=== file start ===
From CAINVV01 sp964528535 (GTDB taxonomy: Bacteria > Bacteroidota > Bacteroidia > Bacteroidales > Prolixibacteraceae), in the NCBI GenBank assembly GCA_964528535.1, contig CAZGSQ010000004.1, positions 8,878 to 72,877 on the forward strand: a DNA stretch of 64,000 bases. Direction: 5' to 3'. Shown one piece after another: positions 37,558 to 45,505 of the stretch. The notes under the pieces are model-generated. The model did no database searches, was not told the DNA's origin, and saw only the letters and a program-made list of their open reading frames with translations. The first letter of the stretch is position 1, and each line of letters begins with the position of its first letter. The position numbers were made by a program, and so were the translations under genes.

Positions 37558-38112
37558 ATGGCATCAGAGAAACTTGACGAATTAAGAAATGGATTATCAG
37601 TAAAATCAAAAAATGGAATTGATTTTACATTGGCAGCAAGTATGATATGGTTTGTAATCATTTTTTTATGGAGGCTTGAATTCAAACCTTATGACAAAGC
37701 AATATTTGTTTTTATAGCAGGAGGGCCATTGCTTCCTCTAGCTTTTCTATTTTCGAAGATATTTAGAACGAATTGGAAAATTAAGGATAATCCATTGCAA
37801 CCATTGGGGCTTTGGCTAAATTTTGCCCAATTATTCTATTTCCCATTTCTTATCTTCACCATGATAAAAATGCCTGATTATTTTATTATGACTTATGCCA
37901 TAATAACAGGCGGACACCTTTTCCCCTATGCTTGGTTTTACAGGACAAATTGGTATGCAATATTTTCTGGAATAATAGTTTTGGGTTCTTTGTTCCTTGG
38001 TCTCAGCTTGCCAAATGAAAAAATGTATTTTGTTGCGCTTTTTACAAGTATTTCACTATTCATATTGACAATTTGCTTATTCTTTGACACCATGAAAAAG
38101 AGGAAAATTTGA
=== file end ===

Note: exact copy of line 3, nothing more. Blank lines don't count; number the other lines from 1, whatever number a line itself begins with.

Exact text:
37558 ATGGCATCAGAGAAACTTGACGAATTAAGAAATGGATTATCAG